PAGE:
The moment that Donald J. Trump’s presidency ended, a former prosecutor from the special counsel’s office in the Russia inquiry publicly unveiled an argument that Mr. Trump’s White House had erred in a wave of contentious pardons last month — leaving some recipients vulnerable to new prosecutions.
“If the Biden administration’s Department of Justice wants to rectify some of Trump’s abuse of the pardon power, there are now options at its disposal,” the former prosecutor, Andrew Weissmann, wrote in an essay posted on the legal website Just Security just after noon.
Mr. Weissmann argued on Wednesday that the wording of Mr. Trump’s pre-Christmas pardons was “oddly” drafted. The pardons narrowly covered the recipients’ convictions — rather than broadly relieving them of all potential liability for their actions.
Many of the recipients could be charged with more crimes than those for which they were convicted, he said.
The pardon for Paul Manafort (on Dec. 23, 2020), is illustrative. By its own terms, the pardon covers only the crimes “for his conviction” on specific charges and not any other crimes (charged or uncharged). Specifically, the pardon is solely for the crimes of conviction — eight in the Eastern District of Virginia and two in the District of Columbia. That leaves numerous crimes as to which Manafort can still be prosecuted, as in Virginia there were 10 hung counts. In Washington, the situation is even more wide open. In that district, Manafort pleaded to a superseding information containing two conspiracy charges, while the entire underlying indictment — containing numerous crimes from money laundering, to witness tampering, to violation of the Foreign Agents Registration Act — now remains open to prosecution as there was no conviction for those charges.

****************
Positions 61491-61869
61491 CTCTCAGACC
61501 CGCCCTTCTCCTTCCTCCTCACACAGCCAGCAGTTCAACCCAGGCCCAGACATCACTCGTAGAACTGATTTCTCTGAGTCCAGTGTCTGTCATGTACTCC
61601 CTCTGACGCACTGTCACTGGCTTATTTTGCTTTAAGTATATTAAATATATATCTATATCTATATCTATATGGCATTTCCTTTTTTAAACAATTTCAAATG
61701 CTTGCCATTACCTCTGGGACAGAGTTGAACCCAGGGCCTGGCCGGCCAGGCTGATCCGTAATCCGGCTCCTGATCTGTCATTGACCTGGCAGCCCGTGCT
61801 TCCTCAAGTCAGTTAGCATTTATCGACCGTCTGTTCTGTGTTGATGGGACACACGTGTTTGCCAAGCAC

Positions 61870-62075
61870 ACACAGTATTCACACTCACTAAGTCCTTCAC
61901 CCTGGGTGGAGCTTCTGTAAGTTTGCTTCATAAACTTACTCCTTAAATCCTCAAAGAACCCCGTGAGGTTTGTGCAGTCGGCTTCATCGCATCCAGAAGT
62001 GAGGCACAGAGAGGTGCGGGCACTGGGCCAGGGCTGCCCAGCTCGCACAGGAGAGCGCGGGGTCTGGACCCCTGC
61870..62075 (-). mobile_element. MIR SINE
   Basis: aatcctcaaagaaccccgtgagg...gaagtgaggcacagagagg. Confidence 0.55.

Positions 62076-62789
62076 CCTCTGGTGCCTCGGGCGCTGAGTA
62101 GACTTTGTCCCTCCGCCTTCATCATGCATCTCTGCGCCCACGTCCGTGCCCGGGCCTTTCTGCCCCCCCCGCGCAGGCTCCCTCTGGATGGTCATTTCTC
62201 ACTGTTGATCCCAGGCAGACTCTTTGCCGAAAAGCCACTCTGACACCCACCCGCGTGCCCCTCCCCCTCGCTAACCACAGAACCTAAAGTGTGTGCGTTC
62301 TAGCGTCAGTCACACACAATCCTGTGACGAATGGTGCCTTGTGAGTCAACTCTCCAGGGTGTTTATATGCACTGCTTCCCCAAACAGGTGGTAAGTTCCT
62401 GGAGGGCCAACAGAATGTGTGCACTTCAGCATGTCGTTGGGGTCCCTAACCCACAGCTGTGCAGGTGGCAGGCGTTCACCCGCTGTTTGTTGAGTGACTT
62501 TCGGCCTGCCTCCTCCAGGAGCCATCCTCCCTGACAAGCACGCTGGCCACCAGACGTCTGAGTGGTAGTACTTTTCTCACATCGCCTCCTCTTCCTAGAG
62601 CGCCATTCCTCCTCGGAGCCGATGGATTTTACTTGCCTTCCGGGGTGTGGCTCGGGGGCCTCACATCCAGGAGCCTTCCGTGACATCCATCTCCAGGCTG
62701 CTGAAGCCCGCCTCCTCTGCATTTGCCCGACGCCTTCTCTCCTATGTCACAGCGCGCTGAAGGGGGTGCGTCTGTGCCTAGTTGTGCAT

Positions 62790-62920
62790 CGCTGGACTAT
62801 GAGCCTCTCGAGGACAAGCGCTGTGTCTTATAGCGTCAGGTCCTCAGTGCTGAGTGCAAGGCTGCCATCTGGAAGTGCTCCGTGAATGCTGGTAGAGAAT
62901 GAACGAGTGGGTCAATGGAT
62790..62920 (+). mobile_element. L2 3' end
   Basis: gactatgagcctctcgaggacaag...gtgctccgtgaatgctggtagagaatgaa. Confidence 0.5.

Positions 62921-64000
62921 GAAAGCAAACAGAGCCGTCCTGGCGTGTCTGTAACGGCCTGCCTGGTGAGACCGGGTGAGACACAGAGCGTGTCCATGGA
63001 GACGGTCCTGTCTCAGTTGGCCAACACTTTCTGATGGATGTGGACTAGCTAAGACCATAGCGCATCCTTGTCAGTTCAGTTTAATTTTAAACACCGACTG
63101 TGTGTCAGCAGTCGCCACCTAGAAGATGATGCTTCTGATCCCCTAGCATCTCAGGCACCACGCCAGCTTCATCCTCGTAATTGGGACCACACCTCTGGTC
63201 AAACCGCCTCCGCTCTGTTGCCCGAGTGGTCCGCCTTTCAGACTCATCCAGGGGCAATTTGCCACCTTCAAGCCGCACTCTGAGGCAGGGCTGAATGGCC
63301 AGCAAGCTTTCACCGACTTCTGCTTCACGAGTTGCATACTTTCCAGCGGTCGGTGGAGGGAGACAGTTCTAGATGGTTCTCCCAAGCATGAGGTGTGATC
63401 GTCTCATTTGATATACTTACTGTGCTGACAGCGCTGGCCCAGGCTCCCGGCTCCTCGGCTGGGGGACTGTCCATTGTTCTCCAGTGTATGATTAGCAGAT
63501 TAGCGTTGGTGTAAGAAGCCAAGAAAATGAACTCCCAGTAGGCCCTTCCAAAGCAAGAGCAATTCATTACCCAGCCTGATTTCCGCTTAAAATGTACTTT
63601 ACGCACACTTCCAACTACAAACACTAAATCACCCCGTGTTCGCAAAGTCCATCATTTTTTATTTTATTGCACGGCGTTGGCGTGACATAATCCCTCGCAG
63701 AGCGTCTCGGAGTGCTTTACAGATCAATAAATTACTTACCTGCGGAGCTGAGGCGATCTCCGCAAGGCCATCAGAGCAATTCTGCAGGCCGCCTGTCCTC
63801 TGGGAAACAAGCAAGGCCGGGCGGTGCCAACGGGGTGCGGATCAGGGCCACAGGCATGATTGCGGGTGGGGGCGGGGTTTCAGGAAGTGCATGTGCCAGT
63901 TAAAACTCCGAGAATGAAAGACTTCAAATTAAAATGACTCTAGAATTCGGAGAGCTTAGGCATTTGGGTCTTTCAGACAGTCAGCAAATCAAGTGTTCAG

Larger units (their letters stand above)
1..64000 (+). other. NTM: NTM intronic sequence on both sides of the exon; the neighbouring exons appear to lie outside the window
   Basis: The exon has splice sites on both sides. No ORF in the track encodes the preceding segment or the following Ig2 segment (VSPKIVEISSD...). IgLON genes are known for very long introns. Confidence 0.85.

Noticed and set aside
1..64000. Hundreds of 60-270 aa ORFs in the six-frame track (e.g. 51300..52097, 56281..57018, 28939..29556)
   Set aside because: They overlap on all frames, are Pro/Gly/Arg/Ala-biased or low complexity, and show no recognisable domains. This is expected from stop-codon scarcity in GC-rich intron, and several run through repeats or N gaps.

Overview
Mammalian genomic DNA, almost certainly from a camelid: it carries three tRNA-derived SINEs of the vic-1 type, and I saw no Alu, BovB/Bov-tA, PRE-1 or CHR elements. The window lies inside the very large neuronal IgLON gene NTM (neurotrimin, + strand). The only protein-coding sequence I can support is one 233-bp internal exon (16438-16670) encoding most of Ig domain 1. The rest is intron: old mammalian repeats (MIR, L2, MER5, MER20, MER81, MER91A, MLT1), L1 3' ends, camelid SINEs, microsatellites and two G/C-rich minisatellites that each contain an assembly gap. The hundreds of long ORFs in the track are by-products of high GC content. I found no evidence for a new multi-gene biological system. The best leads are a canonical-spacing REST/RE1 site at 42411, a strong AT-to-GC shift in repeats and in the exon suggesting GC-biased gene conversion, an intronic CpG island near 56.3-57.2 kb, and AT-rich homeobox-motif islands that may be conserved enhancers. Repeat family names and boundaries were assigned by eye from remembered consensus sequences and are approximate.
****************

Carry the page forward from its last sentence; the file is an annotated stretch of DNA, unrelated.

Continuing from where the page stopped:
What’s more, the trial on such charges would be unusually simple. First, as part of his plea agreement, Manafort admitted under oath the criminal conduct in Virginia as to which the jury hung (although he did not plead to those counts and thus they are not subject to the pardon). In addition, he admitted in writing the underlying criminal conduct in Washington. Thus, proving the case could largely consist of introducing Manafort’s sworn admission to the charges.
A responsible Department of Justice should determine for each such defendant whether, like Manafort, there is sufficient evidence to support charges other than those for which the felon was convicted, and whether such charges are warranted under the circumstances. Such an examination is particularly appropriate given that there is reason to believe that the Department of Justice never had an opportunity to weigh in on these pardons before Trump issued them.